Laura had learned not to ask questions of the Dr. He bordered of completely creepy. And his work crossed that line, as far as she was concerned. Laura was pretty sure that the good Dr. would be getting her letter of resignation in the morning. She just hoped that she didn't wind up in a pickle jar afterwards.

The Bride

It is supposed to be my day. Well, I sure won't forget it. That's me, the bride. See the girl behind me? That was my maid of honor. See that look on her face? That is the look of a drastic mistake.

That is the look of shock and horror after discovering that no, I did not know that my fiance was sleeping with his best man. I had no idea. Maybe it is my innocent sheltered upbringing, in Portland.

I don't have any excuse for not seeing it. None at all. But holy crap, she could have waited to tell me until my mom was gone.

The First Coming

“What am I?” I ask myself, I already know the answer.

”I am the result of science, I am omniscience.”

But that’s not all. I know it’s not all, a power flows through my knowledge, I can feel every quark, every boson acts by my word.

”I am the result of technology, I am omnipotence.”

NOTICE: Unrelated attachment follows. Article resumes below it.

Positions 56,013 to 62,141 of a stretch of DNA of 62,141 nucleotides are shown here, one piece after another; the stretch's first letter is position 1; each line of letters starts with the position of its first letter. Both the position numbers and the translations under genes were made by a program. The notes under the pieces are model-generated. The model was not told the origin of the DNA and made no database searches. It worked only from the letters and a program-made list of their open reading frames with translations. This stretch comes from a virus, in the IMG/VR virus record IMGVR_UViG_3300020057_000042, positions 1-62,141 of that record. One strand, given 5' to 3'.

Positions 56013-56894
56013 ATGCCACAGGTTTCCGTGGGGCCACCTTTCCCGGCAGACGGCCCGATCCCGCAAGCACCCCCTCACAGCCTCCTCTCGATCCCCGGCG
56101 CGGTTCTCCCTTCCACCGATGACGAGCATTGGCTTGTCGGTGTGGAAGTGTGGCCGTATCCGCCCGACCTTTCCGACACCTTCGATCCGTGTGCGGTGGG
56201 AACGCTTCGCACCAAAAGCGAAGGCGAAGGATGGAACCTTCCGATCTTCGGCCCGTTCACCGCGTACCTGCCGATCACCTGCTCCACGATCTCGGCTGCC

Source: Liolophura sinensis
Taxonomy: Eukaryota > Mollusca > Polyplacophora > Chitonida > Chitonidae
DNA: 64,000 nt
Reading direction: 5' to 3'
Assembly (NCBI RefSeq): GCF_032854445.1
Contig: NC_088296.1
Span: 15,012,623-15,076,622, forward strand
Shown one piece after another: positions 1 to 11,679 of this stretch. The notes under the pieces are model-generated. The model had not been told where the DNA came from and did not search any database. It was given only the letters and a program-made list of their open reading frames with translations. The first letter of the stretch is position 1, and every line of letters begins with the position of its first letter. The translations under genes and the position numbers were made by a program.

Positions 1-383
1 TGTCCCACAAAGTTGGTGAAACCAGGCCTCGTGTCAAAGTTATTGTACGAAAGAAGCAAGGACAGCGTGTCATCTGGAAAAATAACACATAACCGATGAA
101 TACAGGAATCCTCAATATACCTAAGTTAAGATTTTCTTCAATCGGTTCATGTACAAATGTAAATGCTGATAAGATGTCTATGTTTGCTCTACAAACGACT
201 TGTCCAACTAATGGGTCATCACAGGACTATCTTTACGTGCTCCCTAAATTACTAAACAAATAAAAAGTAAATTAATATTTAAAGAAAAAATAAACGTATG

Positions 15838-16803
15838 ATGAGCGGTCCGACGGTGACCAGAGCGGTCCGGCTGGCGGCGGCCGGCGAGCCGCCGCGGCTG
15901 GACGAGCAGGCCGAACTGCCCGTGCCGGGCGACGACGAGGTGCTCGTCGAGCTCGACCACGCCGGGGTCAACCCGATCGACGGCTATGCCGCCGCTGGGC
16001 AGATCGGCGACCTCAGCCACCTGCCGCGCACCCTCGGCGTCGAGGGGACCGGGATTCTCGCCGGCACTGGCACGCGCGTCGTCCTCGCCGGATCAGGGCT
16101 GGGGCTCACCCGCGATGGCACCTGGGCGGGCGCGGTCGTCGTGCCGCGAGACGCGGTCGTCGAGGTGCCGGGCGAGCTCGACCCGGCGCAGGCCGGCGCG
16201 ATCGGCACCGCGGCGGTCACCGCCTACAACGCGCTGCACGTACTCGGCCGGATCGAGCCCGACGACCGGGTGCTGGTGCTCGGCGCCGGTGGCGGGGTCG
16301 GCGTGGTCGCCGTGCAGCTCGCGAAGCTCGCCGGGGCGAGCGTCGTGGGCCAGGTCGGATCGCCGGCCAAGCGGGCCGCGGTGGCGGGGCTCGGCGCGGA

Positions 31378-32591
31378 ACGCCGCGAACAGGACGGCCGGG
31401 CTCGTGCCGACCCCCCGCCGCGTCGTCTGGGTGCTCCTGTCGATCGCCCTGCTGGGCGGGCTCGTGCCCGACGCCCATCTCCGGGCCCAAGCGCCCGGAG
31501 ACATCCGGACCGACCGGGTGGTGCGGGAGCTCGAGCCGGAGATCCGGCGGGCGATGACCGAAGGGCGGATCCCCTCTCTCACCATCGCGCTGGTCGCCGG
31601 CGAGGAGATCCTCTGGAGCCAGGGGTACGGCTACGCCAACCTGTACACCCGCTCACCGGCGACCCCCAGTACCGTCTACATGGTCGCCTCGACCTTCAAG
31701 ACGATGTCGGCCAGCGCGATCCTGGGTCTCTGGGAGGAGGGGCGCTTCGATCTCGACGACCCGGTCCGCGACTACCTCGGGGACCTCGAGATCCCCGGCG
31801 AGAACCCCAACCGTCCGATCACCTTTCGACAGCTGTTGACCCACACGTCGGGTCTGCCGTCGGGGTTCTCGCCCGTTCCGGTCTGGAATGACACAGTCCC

”Where am I?” I become aware slowly.

”I am the result of reproduction, I am omnipresence.”

”Who am I?” It feels good to flow through what I left of our dark universe, our dead home.

”I am the result of morality,” I answer myself again, “I am benevolence”.

WHERE DID I COME FROM? I no longer speak it: rather I let the question vibrate through the empty overflow of existence.

A vibration echoes back.

You are the conclusion of consciousness: The First Coming.

”It’s so dark, I am alone…” but I don’t finish, we don’t finish… we know what I must do…


Friday, January 4, 2008

Flasher Bio: Dragon (Co-editor)

Dragon is a misanthropic, anthropophagic, poikilothermic monster, prone to biting when provoked. Under her nom de guerre, Monica Friedman, she has successfully masqueraded as a human being for over three decades, earning degrees in psychology (BA, Antioch College, 1996), English (BA, NEIU, 2001), and creative writing (MFA, WMU, 2004), and working for such illustrious institutions as WW Norton, Third Coast, and Oxford University Press. Currently, she lives in the Sonoran Desert, where, for the last three years, she has undertaken a longitudinal experiment to determine the exact span one can exist as a starving artist without actually starving to death. For many years a fantasist, she is gradually transitioning to non-fiction because she is sick and tired of being told, "that could never happen," when she tries to pass off true stories about her life as fiction.